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Kathryn Horak

Lecturer

BA, Whitworth University MHP, USC School of Architecture


Katie Horak is a lecturer in the Heritage Conservation program, bringing nearly ten years of professional experience in the public and private sectors. She currently works at Architectural Resources Group in Pasadena, California as an Architectural Historian and Preservation Planner. Katie’s professional experience includes a wide range of historic preservation projects in the Los Angeles region, including ongoing work on the SurveyLA citywide historic resources survey; a historic resource evaluation and study of the proposed rehabilitation of the Century Plaza Hotel, one of the National Trust’s 11 Most Endangered Historic Places in 2009; the award-winning historic structures report for the Village Green, a National Historic Landmark; and a Historic Context Statement for Garden Apartments in Los Angeles County. Prior to her work in Los Angeles, Katie worked for the City of New York Landmarks Preservation Commission, where she conducted historic resources surveys in all of the City’s five boroughs. Katie is a graduate of the University of Southern California Historic Preservation program.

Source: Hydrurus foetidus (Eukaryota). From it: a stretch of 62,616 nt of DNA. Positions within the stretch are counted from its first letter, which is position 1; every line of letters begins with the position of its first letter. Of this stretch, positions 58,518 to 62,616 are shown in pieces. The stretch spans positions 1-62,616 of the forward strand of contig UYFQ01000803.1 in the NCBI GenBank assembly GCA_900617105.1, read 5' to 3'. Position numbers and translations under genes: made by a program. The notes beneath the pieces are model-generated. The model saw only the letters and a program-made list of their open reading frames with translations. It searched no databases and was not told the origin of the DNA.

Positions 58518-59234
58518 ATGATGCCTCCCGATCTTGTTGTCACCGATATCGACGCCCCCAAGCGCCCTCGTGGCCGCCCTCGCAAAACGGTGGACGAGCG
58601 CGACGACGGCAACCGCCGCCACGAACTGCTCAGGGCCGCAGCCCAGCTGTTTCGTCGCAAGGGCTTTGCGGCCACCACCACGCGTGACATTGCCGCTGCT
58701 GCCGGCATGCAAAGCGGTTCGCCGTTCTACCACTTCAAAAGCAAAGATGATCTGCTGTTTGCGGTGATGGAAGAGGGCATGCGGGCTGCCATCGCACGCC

Currently Teaching
  • 552
    Introduction to Historic Site Documentation
    Introduction to Historic Site Documentation
    Explore new ways of observing and thinking about the built environment through practical applications of documentation methods and fieldwork exercises. Learn the various techniques employed in the field of heritage conservation for recording and documenting historic resources, including methods of architectural classification such as historic resources surveys; National Register, California Register, and local registration standards; photographic documentation; historic structure reports and cultural landscape reports; and HABS/HAER documentation.
     
  • 554 - Survey
    Heritage Conservation Practicum Survey
    Heritage Conservation Practicum Survey
    Assessing historic buildings, sites, neighborhoods, and landscapes within their historic contexts forms the foundation of contemporary heritage conservation practice. Through lectures and fieldwork, this course will examine the tools required for assessment including research, writing historic contexts, understanding the vocabulary of the region’s architecture, assessing architectural character and integrity, utilizing state-of-the-art data collection techniques, basic architectural photography, and other best practices. As a non-design based studio course, students will be responsible for research and fieldwork to craft a cohesive survey evaluation of the area of study selected for each semester, in addition to a community presentation of their findings.
     
 
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